• Lunges to improve run speed
  • 3 indoor bike training mistakes to avoid
  • Secrets to pacing your tri run
  • Strength training for open water
  • Build endurance & speed for the IM bike


Have you ever noticed that many IRONMAN triathletes noticeably slow down at about 120 km (74 mi) into the ride?

Adding more steady endurance rides to your training will not prevent this bike blowup.  These long, slow rides typically activate only 20-30% of our muscles.

Instead we need to train more of our muscle to share the workload over more muscle fibers.

This is done through long rides that intentionally inject intervals of high power, low cadence work throughout the session.

Here’s how to design your long rides to avoid the infamous blowup at 120 km, plus other training tactics that will improve your speed and endurance over 112 miles.


Do you have a bulletproof strategy for nailing the run pace in your next triathlon?  Or are you still approaching the run with guesswork and uncertainty?

If this is an issue, then you might want to review Taren Gesell’s proven process for determining and executing optimal triathlon run pacing.

First he suggests how to experiment in training to finetune your event pace, describing his long run and race day simulations.

Then he provides specific race day strategies for popular triathlon distances.

This is a valuable resource for triathletes of all levels.  After adopting these methods, you’ll race with more confidence and enjoy more satisfying results.


Lunges are a fantastic strength training exercise for runners. Their single-leg motion puts your body slightly off-balance, forcing you to improve your stability.

Lunges have been shown to increase hamstring strength and running speed, in part by lengthening your stride.  They’re also great for injury prevention, shoring up virtually all of the major muscles in your legs and glutes.

Check out these 10 variations of lunges specifically designed for runners.  Performed twice per week, you should start feeling results after 12 sessions or less.


Join the world’s largest triathlon research study (over 7,000 athletes have already participated).

This preseason investigation – conducted by our friends at TriDot – is designed to learn more about your 2022 race priorities and how you plan to train for your key events.

Best of all, most triathletes who complete this poll will qualify for 2 free months of optimized training.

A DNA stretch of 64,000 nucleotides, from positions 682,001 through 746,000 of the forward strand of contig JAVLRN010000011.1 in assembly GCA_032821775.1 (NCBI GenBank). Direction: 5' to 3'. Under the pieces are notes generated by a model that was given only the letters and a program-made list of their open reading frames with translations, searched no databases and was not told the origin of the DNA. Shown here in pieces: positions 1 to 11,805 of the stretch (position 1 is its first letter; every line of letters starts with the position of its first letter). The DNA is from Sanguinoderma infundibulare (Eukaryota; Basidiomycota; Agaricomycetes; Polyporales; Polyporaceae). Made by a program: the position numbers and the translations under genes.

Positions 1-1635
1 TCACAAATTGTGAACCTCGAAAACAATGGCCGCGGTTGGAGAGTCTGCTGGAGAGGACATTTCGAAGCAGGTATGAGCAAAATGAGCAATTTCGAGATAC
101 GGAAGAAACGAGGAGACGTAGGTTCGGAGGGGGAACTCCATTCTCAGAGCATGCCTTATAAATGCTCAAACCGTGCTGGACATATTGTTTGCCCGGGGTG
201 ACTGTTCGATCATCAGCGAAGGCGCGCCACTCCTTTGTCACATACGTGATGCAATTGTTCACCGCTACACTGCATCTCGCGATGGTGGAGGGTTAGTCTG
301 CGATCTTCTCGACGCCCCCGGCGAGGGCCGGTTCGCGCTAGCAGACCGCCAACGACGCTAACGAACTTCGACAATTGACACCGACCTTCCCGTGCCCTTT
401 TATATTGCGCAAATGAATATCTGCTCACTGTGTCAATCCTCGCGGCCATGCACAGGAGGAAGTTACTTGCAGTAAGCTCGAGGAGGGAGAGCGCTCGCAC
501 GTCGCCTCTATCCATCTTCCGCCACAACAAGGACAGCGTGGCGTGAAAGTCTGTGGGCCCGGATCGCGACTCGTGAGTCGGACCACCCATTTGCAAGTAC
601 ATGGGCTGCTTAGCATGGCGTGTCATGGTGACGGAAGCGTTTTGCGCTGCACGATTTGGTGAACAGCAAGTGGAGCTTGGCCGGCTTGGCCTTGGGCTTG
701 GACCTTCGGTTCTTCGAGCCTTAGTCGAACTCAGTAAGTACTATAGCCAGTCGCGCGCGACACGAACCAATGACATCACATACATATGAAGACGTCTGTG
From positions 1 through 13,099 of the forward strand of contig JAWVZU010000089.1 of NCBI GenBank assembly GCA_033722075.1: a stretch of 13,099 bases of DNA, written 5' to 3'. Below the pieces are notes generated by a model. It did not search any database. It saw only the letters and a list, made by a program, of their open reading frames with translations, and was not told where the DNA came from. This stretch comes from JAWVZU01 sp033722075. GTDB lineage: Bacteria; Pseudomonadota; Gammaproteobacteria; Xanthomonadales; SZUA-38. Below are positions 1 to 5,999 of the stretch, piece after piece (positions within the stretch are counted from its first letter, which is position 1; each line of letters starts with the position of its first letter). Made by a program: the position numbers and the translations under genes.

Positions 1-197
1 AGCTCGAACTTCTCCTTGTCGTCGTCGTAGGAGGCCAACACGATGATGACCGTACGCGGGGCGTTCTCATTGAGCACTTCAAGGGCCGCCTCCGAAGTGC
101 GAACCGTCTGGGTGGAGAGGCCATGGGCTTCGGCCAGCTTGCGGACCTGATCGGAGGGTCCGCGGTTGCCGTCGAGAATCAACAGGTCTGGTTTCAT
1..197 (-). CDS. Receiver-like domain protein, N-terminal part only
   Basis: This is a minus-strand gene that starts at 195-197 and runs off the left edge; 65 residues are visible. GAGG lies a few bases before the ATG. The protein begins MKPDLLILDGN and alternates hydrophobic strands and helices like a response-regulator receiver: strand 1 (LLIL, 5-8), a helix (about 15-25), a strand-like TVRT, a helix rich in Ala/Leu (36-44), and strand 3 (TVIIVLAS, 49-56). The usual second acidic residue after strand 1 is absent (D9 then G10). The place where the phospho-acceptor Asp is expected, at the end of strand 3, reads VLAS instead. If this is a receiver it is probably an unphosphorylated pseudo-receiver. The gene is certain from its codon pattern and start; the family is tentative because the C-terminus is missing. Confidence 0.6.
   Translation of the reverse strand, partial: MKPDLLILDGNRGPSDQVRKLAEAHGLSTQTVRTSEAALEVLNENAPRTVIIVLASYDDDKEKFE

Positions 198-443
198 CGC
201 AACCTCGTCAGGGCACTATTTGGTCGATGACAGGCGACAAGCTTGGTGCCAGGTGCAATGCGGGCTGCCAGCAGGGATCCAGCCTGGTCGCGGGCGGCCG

Learn more and take this quick, 2-minute survey by clicking here…


Indoor cycling can be engaging and fun, but don’t squander your limited off-season training time with too much of a good thing.

In this article pro cycling coach Arkadiusz Kogut describes 3 common indoor training mistakes, and how to avoid them.

We especially appreciate his recommendations on how many hours per week you should spend on the indoor trainer versus other training modalities.

He also includes 2 effective workouts that you can implement that will immediately raise your game. 


Can we specifically design a strength training program to aid your open water swimming?  Coach Evan Morrison thinks so.

What we like most about this training plan is that it’s simple and sustainable.

It focuses on compound movements involving bodyweight and free weights, and aims to build strength (not mass).

Surprisingly straightforward, this program takes just three 30-minute sessions per week, and promises positive results after just 6 weeks.  Now’s the perfect time to give it a try.


  • Milk It
    Milk receives plenty of negative publicity but is one of the most natural and complete foods available.  Read about the pros, cons and myths that make this such a frothy topic.  You might find yourself reintroducing milk into your sports nutrition mix.
  • Under Pressure
    Read Dan Empfield’s treatise on the latest science behind choosing the best tire pressure. Learn why the days of pumping to 120 psi are over, and why modern race wheels perform best when they’re not rock hard (especially tubeless tires on hookless rims).
  • Gold-Silver-Bronze
    One of the most successful short-course triathletes of all time, Jonny Brownlee does most of his talking on the racecourse.  That’s why we’re looking forward to watching this Super League Triathlon documentary about this talented triathlete from Leeds who has quietly collected gold, silver and bronze Olympic medals.